If Schneemann has any calling card it is this persistent marriage of art (object) and action (body), evident throughout her oeuvre, even — as the exhibition makes clear to point out — in her most object-oriented works of the late '50s and early '60s. In Up To and Including Her Limits, Cameron's well-chosen examples from this period include two early, prescient paintings; the Cezanne-inspired LANDSCAPE, 1959, and the mixed-media, de Kooning-ish, LETTER TO LOU ANDREAS SALOME, 1965. Hanging nearby are three of Schneemann's box constructions which, in my opinion, more than just recall Joseph Cornell (the assemblages combine objects such as mirrors, dead birds, and old photos with music boxes, lights, and clocks), anticipate Schneemann's early performance work.
What the works of this period best convey is Schneemann's ability to openly embrace the influence of artists such as Cezanne and the Abstract Expressionists — who so clearly articulated her own painterly problems — while vigorously advancing their ideas through a personalized resolution (of these same problems) in her own work.
Together the paintings and boxes make evident Schneemann's struggle to transcend the limits of her media by actualizing the stroke, or mark, in space. In fact, Schneemann continues to refer to herself — first and foremost — as a painter, refusing thus, to make distinctions between her objects, body-based performances, and multi-media installations. Not surprisingly, she frequently encapsulates her aesthetic in paradoxical statements like "I am the nude, but I also hold the paintbrush".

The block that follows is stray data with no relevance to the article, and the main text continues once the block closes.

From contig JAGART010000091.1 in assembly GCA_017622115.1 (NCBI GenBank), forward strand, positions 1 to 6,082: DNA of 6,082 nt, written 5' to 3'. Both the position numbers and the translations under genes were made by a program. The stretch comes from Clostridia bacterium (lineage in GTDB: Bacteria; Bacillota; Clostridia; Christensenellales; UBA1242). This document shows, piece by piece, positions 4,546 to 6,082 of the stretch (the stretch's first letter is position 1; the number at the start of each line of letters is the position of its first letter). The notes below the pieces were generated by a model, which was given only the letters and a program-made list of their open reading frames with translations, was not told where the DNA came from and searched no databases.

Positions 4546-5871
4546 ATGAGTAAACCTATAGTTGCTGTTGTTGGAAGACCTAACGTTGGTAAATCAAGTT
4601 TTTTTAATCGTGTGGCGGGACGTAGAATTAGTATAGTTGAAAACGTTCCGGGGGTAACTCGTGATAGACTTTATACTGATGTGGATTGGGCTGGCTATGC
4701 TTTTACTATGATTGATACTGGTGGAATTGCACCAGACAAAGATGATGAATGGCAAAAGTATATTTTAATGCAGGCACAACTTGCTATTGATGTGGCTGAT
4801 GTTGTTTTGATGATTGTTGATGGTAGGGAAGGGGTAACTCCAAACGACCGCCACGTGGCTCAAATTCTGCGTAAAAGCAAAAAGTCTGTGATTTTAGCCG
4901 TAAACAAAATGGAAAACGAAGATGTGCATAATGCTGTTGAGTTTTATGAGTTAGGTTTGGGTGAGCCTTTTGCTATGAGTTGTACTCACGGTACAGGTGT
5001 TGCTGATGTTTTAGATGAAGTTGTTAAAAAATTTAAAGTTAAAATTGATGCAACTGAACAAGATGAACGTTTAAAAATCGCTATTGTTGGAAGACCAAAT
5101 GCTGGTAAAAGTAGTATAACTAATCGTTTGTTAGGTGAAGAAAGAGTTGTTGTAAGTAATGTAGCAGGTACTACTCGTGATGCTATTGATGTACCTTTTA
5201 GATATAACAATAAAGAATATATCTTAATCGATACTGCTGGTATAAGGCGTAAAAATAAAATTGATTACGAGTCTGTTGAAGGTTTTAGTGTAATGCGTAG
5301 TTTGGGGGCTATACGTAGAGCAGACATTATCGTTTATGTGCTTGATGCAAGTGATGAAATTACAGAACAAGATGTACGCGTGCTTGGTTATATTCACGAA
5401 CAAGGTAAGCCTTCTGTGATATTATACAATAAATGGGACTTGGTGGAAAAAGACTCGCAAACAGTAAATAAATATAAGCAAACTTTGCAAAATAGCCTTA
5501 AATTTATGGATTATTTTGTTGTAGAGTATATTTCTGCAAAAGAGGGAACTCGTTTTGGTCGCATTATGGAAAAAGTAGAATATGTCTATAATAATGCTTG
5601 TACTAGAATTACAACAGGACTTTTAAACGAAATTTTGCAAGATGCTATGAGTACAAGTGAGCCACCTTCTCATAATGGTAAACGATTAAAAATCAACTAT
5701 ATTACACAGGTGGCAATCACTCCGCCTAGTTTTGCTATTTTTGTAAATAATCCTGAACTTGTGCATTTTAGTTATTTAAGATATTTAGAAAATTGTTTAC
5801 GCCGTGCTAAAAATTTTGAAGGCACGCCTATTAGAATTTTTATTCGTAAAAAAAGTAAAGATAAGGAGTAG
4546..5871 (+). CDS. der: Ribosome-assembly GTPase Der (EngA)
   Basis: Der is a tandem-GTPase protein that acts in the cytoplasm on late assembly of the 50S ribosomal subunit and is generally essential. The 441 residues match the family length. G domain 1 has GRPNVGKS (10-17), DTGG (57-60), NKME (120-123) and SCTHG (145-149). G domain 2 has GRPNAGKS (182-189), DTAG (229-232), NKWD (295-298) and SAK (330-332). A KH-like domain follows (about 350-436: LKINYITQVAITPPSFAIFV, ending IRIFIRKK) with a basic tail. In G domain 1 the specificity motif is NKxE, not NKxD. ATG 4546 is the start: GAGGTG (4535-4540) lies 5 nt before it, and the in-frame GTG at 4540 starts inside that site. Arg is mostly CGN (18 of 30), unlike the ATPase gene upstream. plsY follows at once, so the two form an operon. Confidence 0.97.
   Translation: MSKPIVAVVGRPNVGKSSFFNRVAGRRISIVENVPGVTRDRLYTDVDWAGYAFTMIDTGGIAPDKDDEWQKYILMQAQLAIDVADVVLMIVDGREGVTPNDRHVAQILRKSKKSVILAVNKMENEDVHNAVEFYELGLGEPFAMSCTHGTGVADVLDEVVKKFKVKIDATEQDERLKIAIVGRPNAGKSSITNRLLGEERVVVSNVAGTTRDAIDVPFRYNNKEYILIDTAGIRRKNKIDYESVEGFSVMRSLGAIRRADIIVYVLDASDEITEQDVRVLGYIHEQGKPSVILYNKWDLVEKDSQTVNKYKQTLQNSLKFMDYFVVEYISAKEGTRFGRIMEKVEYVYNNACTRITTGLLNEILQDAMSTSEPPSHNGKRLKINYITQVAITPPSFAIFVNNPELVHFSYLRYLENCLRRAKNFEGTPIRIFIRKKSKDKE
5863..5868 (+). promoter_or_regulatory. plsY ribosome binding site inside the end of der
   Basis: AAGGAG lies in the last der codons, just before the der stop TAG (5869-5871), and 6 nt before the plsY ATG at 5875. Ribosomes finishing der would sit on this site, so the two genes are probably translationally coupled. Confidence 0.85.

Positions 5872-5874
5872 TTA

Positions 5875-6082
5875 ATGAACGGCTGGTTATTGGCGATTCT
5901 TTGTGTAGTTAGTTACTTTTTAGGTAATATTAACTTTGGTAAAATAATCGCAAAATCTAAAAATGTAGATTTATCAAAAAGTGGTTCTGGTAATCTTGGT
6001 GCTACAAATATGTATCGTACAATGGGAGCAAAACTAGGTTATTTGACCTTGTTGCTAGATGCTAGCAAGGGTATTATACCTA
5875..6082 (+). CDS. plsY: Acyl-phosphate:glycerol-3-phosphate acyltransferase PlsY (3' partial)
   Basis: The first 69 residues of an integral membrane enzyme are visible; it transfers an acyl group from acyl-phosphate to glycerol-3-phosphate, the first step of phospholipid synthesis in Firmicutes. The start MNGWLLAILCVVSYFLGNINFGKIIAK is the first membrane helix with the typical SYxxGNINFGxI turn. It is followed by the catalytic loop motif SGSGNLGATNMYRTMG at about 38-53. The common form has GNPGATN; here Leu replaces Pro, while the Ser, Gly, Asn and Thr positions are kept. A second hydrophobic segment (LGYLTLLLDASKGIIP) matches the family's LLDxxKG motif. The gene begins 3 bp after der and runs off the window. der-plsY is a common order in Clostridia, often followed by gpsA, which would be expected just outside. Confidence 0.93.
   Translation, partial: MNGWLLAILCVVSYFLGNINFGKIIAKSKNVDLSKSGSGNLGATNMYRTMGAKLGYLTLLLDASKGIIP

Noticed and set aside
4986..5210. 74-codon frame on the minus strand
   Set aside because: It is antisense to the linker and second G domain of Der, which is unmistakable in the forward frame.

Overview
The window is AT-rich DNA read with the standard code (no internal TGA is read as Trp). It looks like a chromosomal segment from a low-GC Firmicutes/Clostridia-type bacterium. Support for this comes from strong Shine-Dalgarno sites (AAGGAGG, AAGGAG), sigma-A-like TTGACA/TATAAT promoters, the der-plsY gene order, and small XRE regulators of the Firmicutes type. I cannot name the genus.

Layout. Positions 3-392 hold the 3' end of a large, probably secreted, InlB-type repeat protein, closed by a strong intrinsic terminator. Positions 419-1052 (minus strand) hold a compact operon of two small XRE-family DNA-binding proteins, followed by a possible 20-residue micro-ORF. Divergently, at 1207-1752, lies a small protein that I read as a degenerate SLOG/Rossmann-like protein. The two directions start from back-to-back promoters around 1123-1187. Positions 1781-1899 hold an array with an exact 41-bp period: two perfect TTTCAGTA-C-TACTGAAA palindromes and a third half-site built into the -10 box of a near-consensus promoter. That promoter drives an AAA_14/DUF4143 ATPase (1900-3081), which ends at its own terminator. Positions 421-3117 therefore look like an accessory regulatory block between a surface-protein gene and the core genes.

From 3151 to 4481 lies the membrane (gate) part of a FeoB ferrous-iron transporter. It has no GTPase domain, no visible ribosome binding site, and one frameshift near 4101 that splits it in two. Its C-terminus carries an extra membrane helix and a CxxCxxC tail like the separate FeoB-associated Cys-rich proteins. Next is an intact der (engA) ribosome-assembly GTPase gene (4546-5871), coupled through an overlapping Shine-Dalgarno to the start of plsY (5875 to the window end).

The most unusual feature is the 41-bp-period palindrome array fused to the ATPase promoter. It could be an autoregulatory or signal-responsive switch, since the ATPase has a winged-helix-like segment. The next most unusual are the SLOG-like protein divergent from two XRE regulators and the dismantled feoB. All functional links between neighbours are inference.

The vociferous wall text (authored by the artist) initially feels like The New Museum's usual education-in-overdrive approach. But rather than distract you, Schneemann's remarkably coherent writing style provides the corporeal thread that fittingly ties together her sometimes dizzyingly diverse oeuvre, and instead, proves to be a pleasant read. Schneemann is a prolific writer, and fragments of her journal entries, along with sketches, photographs, and diagrams, comprise the ephemera of her "kinetic actions"; MEAT JOY, 1964, and SNOWS, 1967. Mounted neatly in glass display boxes, the ephemera's orderly arrangement seems to contradict the cacaphonic energy of these once very lively performances. The same is true of the infamous INTERIOR SCROLL, 1975, which exists in the subdued form of the actual scroll, yellowed and weathered with age, a legibly typed copy of the letter/poem to the structuralist film maker, and a photo of Schneemann pulling it out of her vagina. Here again, the intense energy of the original act is completely flattened. Of course, it is a nearly impossible curatorial challenge to present the documents of performance-based work in a manner that transcends the archival.